Yesterday, students from across Yale’s campus, both men and women, gathered in the Women’s Center to Take Back the Night. For two hours, students shared their personal narratives of sexual violence in an effort to build solidarity and draw attention to its persistence in our society.
Tomorrow, the Ying Yang Twins will perform at Spring Fling, in a jubilant spectacle, radiant with themes of patriarchy, submission and sexual violence. Tomorrow, the band will be on our campus. They’re coming because we courted them. We’re paying them. Their performance, authorized by the Yale College Council and subsidized by the student activities fee, President’s Office and the Yale College Dean’s Office will demonstrate our acceptance — we will have legitimized their product.
Last week, the Spring Fling Committee Executive Board defended their decision to bring the artists to Spring Fling saying that their decision was an appropriate choice because the Ying Yang Twins “do not advocate the commission of specific criminal acts, the standard that we have generally used for disqualifying acts” (“Picking the Ying Yang Twins,” April 19). But I am curious to know what the Committee considers criminal. Acts of sexual violence? What category of criminality does the action encouraged by “F— you ’til you cry” fall under?
It is true that I am angry. It should come as no surprise. Often violation provokes anger, and tomorrow, the “clit” possessors, “bitches” and the “pussies,” in the words of the Ying Yang Twins, will be violated. We don’t really want to hear about how the Ying Yang Twins “love to f— what’s up her dress” or about how they find it difficult when “A woman play’ the role of a man,” but we will. I anticipate it will be difficult to stomach. But there will be nothing we can do.
I have been told that if I do not approve of the Ying Yang Twins, then I should protest by not going to Spring Fling or that I should “apply to join the Committee next year.” Both suggestions are ridiculous. The event will go on without me. And I should not have to be on the Committee to prevent hate speech on Old Campus, nor should I have to abstain from going to one of the best events at Yale to avoid a verbal assault of my gender. I am going to Spring Fling.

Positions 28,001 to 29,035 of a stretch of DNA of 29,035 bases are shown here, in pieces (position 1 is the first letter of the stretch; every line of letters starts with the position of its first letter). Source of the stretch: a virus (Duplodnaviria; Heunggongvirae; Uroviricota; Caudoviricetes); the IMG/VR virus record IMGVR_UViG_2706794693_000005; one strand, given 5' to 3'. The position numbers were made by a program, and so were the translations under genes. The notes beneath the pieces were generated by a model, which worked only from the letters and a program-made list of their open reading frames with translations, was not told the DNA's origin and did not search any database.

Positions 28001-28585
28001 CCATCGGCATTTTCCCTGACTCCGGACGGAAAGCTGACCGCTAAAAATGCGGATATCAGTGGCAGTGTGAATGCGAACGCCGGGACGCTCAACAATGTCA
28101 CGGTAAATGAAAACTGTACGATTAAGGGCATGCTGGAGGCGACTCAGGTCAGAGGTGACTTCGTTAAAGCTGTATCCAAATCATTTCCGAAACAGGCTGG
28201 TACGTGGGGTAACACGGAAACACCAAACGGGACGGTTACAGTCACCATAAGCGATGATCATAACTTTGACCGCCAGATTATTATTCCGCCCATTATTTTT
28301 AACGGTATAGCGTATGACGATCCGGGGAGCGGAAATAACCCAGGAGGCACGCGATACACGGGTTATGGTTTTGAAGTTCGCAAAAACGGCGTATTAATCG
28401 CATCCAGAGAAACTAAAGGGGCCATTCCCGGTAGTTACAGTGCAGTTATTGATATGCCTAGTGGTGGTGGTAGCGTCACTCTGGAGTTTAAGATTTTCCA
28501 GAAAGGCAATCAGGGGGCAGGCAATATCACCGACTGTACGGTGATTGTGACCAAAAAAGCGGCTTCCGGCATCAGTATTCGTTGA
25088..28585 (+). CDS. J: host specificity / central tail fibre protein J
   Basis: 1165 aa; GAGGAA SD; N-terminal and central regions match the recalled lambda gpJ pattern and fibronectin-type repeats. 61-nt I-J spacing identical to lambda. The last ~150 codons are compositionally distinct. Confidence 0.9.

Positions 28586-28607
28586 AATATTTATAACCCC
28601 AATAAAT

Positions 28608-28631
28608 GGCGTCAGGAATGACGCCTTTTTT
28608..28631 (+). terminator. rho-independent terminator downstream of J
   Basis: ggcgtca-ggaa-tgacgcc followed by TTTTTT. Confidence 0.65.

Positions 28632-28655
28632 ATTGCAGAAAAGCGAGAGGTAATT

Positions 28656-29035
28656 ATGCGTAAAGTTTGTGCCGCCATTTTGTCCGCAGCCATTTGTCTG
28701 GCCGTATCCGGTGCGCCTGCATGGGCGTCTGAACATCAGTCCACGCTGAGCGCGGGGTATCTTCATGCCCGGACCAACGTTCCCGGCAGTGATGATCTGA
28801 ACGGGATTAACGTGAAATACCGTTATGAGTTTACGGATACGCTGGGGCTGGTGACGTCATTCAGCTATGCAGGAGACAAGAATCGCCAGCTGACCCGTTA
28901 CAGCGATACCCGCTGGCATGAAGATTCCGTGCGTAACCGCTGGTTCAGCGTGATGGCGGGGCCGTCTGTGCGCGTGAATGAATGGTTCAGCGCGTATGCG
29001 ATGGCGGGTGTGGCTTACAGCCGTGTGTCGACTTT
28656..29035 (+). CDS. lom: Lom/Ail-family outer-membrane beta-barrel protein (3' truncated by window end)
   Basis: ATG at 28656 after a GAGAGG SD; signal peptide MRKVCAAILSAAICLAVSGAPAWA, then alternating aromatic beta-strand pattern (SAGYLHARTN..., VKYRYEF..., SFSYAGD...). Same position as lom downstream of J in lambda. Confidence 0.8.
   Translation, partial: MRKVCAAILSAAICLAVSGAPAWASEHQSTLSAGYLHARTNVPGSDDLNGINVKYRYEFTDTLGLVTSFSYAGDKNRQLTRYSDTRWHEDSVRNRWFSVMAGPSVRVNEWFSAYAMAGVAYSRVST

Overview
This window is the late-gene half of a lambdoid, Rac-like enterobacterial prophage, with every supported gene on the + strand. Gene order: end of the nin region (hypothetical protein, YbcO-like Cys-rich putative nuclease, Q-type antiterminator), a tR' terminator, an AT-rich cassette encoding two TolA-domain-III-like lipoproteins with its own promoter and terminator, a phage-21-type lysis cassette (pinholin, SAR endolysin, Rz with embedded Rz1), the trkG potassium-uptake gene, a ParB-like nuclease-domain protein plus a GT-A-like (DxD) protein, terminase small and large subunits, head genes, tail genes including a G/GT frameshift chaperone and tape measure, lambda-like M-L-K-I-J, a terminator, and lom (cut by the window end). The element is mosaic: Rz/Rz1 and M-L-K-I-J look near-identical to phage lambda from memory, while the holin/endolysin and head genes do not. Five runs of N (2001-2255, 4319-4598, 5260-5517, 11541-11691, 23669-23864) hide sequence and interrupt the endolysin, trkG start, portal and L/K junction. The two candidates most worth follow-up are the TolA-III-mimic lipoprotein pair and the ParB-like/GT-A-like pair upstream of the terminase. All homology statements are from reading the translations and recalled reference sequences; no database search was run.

I am going because I am curious about how we will react to them. I am not predicting that Old Campus will turn into a sexist and violent swamp, a carnal morass within which the behavior espoused by the Ying Yang Twins is acted upon — though that is possible. I don’t think Yale students will rape one another because the Ying Yang Twins tell them to. But I wonder what we will be doing when “You shouldn’t be saying nothing at all, cause it’s hard to talk with a mouth full of dick and balls” blasts loudly over our campus. Will we smile at them? Will we drunkenly sway to the throbbing beat underneath the words as if they have no meaning?
Their lyrics, even if “too ridiculous to be taken at face value,” as the Spring Fling Executive Committee asserts, have meaning because we asked for them — of course, they are valued. Tomorrow, the Ying Yang Twins will not be not our adversaries; they will be our guests. Though they will stand 25 feet from the Women’s Center, when their lyrics glorifying sexual violence float over the revelry at Spring Fling, they will be authorized to do so and legitimized by the Yale community.
The decision to bring the Ying Yang Twins in their pulsating patriarchal show to Old Campus is unacceptable, terrifying. I am disgusted. But my “pussy” and I will resiliently go tomorrow because there’s nothing else we can do. So here’s to Spring Flinging, terrifying post-feminist decisions and the long life of the Student Activities Fee.
Kathleen Powers is a sophomore in Branford College and the Political Action Coordinator of the Yale Women’s Center.